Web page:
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Josephine and Men (1955)

Josephine and Men 1955

She had a weakness for the weakness in men! Suave bachelor Charles Luton (Jack Buchanan) tells Henry the Barman (Victor Maddern) the story of his niece Josephine’s (Glynis Johns) romantic escapades. She rejects her wealthy fiancé Alan (Donald Sinden) in favour of his friend David (Peter Finch), an unsuccessful playwright. But when their situations are reversed, Josephine’s interest in David starts to wane because she can’t help but be drawn to underdogs and the police are on Alan’s tail when he turns up at their rural idyll while David struggles to write a new play and Charles is overnighting… As a child she was alarmingly soft-hearted. You might imagine from the poster that this is a British answer to Moulin Rouge but relatively low-powered as this is in narrative impetus it manages to coast on a battery of real charm and a surprising element of jeopardy. Johns is as usual a bewitching delight and Finch enjoys himself immensely. Strangest of all is perhaps the screenwriting team behind this drawing room comedy:  thriller writer Nigel Balchin, Frank Harvey (who would go on to write the brilliant satire It’s All Right Jack) and the director, Roy Boulting. It’s a welcome opportunity to see the great Buchanan and it’s also wonderful to see William (Doctor Who) Hartnell, Sam Kydd and Wally Patch in the supporting ensemble. Gilbert Taylor shoots in colour in a lovely variety of interiors while John Addison provides his typically witty score. A Boulting Brothers production. There is no deadlier creature on earth than a one-woman Salvation Army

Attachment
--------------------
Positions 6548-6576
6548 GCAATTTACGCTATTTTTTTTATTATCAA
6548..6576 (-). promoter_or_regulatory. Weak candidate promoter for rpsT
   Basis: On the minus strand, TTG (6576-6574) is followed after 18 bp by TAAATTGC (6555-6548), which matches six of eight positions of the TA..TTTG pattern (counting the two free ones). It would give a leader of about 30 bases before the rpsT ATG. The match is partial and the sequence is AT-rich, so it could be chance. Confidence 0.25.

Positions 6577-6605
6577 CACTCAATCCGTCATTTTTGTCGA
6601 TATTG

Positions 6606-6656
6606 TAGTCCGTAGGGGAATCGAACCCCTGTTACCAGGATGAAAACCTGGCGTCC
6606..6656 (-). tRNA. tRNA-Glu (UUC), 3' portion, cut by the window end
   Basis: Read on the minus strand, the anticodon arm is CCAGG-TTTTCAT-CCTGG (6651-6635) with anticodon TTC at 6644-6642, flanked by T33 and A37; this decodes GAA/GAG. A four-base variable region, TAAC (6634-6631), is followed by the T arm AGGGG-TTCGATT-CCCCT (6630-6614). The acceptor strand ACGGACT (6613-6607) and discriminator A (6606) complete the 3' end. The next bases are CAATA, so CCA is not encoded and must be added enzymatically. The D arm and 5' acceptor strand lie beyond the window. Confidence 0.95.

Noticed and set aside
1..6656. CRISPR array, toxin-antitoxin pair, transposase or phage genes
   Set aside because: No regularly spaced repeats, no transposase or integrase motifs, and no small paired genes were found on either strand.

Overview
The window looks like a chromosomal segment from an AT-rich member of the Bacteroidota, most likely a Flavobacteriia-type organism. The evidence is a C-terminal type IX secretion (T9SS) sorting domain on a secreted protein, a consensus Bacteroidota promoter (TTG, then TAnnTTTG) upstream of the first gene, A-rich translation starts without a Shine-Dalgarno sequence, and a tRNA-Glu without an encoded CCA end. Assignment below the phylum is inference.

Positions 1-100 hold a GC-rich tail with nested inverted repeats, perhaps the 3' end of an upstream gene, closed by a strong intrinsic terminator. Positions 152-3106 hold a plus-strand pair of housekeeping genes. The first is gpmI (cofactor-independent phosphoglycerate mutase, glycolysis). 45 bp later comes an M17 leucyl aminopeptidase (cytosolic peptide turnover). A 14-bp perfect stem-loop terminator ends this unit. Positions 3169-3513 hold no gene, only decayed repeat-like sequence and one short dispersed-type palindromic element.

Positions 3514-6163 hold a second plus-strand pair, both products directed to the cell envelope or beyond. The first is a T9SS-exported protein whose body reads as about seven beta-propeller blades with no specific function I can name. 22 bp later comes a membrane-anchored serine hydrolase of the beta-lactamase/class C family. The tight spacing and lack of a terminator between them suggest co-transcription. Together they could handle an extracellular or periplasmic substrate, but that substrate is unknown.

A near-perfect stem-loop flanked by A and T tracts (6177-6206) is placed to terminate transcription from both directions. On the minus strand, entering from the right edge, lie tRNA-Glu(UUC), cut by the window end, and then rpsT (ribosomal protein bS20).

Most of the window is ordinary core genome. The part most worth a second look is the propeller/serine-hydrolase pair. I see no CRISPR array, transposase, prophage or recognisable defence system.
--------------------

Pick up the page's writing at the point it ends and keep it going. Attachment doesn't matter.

About elainelennon

An occasional movie-watching diary.

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